Review by Stanford Friedman
23 April 2015
If you've been to New Orleans, you might know Airline Highway as the seedy road leading into the Big Easy from the west. For the uninitiated, the term might conjure images of speed, movement, action. At the Manhattan Theatre Club's production of Airline Highway, (driven in from Chicago by the Steppenwolf Theatre), scenic designer Scott Pask and costumer David Zinn bring the grit and dinginess to full throttle, but playwright Lisa D'Amour's script is a slow road to nowhere.
The play is set in the parking lot of the rundown, pay-by-the-week, Hummingbird Motel, which is inhabited by a familiar group of down-and-outers. There's Tanya (Julie White), the aging, matronly hooker with a dark past. There's Krista (Caroline Neff), the lovelorn stripper with a heart of gold. There's the gruff but loveable motel manager, Wayne (Scott Jaeck), the useless poet (Ken Marks), the hapless handyman (Tim Edward Rhoze), and the Shakespearean fool. Um, I mean the streetwise tranny, Sissy Na (deftly handled by K. Todd Freeman). And then there's bed-ridden Miss Ruby (Judith Roberts). Loved by all, the gang has decided to throw her a funeral party before her final demise. Thus the plot sputters into action with much list making, glitter throwing and streamer twirling. Meanwhile, each character has his or her own inner demons to deal with. The fact that their problems are purely personal results in a dearth of meaningful conflict, and much overlapping dialog. "Who's going to remember us," Tanya asks to no one in particular. Who indeed?
D'Amour tries to solve this structural dilemma by introducing an outsider into the mix. Bait Boy (Joe Tippett) is a former French Quarter denizen who got away and got himself right. The play's brightest bit of dialogue involves everyone's different memory of how Bait Boy got his name, and Krista is all unnerved because they were once an item. But when he arrives, with a platter of sandwiches and demanding to be called Greg, he is so uninteresting that it's the audience who feels baited.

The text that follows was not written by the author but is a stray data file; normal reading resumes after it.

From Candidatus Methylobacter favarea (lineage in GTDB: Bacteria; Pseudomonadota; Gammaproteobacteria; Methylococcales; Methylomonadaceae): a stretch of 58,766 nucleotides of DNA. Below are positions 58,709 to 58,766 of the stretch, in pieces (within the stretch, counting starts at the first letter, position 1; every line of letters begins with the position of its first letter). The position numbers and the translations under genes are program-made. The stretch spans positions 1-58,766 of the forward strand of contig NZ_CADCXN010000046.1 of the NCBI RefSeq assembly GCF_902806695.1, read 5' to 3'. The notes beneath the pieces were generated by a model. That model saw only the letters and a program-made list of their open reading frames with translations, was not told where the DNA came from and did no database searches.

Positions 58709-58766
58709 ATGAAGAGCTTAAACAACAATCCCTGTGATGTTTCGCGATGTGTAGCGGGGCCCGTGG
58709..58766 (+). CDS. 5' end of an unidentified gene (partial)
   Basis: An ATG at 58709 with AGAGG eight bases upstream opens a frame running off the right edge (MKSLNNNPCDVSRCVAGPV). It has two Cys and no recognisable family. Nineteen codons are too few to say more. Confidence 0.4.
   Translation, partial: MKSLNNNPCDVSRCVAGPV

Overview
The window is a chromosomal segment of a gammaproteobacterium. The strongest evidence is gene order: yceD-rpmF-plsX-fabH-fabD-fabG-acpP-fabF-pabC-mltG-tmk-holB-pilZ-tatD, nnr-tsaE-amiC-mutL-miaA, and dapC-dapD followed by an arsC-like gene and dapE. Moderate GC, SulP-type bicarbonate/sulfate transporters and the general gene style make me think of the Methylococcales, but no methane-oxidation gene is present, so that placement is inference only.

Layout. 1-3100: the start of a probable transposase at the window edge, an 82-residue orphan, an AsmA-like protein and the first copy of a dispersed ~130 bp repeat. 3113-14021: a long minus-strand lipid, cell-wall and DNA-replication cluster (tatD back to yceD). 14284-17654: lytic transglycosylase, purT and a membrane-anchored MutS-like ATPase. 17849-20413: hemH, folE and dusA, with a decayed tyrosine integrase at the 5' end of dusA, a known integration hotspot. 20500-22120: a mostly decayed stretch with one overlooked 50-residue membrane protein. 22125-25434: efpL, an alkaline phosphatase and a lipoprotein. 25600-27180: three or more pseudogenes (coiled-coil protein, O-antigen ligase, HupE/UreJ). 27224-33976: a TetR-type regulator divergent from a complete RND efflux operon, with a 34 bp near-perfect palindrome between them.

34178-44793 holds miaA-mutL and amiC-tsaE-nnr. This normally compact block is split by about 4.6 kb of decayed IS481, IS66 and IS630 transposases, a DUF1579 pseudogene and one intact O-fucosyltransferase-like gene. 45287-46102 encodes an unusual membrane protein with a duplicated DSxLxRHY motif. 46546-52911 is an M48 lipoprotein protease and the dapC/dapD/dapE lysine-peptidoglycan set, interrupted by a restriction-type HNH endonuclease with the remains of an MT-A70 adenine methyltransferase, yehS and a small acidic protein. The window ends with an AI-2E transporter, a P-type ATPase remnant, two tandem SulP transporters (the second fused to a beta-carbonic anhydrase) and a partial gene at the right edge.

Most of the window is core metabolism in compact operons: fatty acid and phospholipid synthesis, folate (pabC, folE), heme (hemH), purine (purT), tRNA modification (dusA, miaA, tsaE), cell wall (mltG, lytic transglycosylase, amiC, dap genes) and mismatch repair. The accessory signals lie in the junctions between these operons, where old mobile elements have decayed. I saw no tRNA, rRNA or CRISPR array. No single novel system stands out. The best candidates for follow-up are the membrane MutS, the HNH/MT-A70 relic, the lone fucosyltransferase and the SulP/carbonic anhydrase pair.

Greg has brought along an equally unexciting step-daughter from his new life, Zoe (a stiff Carolyn Braver), who is 16. "But that's like 45 in Google years" she proclaims in another too brief moment of clever dialogue. Zoe is working on a school project about subcultures and thinks this clan of failures would make a great case study. So, for a while, we see things through her eyes. It's a change in focus, but not a terribly interesting or believable one. And it sets up an even stranger final shift in focus: enter Miss Ruby, carried out on her hospital bed like Cleopatra on her litter, to offer a lecture on self-worth.
Veteran director Joe Mantello does his best to breathe life into the production, skillfully staging the actors across Pask's fine multi-level set, and firing up a rousing party scene at the start of act two. But in a landscape made infamous by Tennessee Williams, this tale is oddly lacking in poetry. If the Hummingbird is symbolically a fragile nest filled with small lives, its creator left out the tension and passion that could have turned it into a "Motel Named Desire."
"Ms. D’Amour’s dark comedy... draws a compassionate but unvarnished collective portrait of the underclass of New Orleans."
Charles Isherwood for New York Times
"'Highway' is a road to nowhere that’s potholed with contrived storytelling and characters from Central Casting."
Joe Dziemianowicz for New York Daily News
"Overstuffed and unfocused"
Elisabeth Vincentelli for New York Post
"Like the cinder-block–mounted car on the side of Scott Pask’s seedy multilevel set, the play has color and beat-up charm, but doesn’t go anywhere."
Adam Feldman for Time Out New York
"While it's a vividly populated canvas, the playwright doesn't do anything much of interest with it."
David Rooney for The Hollywood Reporter
"A lot of misery but not much action."
Marilyn Stasio for Variety
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